On the 16th of February, the New Year begins after the Chinese lunar calendar. In China, it is still celebrated today with a big party. Traditionally, the home was cleansed of all evils and the gods were asked for their blessings. Colorful, printed pictures depicting gods of fortune and protection played a major role in this.In the late 19th and early 20th centuries, countless traders moved through villages and towns at the end of the year, exhibiting colorful images of guardian deities printed on plain paper. The cheaply produced prints served as a kind of religious consumable at the New Year festivities. Some were attached to the doors to ward off evil, where they slowly weathered. Others were placed on an altar and burned after a ceremony.
The more than 90 prints, most of them collected around 1926, come from various workshops in North and South China. They show the diversity of folk art. In a charming and playful way they convey an insight into the life and ideas of the broad population of China beyond the upper classes. To this day, the worship of gods of protection and fortune in the Chinese world is omnipresent.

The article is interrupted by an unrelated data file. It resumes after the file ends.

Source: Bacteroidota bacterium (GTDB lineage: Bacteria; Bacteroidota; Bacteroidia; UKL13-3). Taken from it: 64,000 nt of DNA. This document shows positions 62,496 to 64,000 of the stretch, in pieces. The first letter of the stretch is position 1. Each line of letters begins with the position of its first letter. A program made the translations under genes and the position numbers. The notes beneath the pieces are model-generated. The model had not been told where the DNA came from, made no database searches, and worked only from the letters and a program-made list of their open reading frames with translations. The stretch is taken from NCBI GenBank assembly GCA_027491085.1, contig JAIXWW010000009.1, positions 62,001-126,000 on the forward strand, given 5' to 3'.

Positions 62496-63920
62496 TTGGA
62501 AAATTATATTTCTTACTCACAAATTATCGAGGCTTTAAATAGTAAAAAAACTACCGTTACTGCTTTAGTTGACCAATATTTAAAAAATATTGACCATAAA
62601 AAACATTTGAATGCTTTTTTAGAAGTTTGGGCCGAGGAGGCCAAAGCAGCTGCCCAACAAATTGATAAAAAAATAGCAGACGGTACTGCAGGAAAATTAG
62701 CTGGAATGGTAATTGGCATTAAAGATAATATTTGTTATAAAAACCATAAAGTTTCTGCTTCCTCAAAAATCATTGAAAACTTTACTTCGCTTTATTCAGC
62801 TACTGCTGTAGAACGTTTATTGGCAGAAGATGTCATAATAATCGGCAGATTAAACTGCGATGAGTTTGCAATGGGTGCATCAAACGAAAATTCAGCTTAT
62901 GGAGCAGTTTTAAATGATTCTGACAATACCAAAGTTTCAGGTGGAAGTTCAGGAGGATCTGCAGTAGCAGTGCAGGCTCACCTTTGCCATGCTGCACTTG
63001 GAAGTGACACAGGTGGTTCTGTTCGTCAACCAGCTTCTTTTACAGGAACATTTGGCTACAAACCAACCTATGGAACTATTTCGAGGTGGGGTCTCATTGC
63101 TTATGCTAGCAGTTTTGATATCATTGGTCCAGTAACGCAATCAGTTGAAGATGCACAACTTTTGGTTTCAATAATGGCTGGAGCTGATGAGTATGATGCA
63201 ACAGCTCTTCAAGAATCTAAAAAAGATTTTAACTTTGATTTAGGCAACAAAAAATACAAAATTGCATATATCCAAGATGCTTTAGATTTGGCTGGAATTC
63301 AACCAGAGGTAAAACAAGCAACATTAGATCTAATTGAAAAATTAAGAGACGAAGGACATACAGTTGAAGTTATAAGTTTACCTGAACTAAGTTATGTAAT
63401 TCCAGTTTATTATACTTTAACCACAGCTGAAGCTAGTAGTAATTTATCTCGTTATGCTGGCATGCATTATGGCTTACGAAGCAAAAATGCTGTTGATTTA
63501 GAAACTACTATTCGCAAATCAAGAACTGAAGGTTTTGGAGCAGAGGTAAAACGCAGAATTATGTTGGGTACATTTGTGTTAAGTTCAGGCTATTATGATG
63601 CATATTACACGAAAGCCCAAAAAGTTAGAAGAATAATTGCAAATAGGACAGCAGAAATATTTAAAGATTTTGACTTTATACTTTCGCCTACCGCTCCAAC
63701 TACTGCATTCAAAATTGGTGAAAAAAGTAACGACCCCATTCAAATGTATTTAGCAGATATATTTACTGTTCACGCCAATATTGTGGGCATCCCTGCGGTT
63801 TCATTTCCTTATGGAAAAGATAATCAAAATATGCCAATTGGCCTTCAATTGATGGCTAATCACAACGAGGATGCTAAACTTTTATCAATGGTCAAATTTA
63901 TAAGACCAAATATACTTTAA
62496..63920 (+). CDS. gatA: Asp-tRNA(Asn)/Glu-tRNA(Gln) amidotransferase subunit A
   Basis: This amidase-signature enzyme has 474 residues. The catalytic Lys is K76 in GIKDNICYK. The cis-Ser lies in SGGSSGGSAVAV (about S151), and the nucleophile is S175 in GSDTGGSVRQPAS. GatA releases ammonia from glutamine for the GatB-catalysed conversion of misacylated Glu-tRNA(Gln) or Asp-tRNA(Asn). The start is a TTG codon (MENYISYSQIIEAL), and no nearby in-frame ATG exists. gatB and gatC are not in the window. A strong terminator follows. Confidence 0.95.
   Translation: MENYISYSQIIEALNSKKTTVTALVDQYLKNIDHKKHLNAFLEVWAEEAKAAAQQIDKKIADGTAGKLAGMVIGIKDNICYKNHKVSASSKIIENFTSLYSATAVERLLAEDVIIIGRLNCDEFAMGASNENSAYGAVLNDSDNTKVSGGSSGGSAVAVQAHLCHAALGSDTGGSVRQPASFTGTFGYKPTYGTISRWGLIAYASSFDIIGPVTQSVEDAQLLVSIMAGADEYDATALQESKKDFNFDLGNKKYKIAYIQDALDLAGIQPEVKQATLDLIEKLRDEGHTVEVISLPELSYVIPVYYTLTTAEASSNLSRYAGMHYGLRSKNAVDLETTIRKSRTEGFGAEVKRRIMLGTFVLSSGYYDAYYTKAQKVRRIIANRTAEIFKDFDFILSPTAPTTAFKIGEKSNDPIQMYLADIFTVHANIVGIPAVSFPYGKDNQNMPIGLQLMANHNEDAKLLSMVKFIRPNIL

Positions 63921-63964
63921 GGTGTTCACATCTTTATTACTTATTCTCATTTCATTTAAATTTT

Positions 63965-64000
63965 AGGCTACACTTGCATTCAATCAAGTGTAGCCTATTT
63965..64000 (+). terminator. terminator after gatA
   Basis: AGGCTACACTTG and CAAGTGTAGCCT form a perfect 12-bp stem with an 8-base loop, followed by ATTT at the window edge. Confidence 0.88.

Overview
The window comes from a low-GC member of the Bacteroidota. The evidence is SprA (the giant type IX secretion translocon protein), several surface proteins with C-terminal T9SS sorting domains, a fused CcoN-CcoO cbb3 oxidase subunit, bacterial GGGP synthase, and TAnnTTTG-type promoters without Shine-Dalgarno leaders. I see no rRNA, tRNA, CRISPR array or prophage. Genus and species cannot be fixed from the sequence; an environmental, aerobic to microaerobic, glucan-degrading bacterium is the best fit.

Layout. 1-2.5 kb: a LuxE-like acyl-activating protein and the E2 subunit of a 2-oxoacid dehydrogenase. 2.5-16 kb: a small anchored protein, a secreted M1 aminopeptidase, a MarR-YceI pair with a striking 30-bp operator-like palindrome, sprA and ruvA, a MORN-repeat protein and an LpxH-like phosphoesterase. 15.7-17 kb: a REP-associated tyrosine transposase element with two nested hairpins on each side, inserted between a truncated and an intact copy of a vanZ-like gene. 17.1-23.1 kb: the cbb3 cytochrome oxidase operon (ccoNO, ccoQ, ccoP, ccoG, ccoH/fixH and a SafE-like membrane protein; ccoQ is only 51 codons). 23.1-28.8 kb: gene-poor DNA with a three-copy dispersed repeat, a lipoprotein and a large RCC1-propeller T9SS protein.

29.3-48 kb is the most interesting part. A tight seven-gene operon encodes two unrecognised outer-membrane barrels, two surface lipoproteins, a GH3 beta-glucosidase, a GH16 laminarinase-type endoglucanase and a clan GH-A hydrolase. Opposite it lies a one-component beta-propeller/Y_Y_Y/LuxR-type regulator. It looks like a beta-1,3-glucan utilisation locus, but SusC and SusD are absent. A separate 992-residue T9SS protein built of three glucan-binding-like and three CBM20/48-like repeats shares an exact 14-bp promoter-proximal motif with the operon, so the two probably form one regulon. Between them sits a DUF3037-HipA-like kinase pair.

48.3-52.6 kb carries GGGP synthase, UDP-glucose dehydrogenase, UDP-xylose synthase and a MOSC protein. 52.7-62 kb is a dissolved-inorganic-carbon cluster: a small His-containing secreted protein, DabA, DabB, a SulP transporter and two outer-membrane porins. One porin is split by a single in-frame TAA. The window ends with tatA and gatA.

The German photographer Michael Wolf dedicates a fascinating photo series to the small, inconspicuous shrines of the god of the earth, which can be found on every street corner in Hong Kong. A group of his photographs will also be on display in the exhibition and bear witness to the still living tradition.
(Photo: Copyright Museum Rietberg Zurich)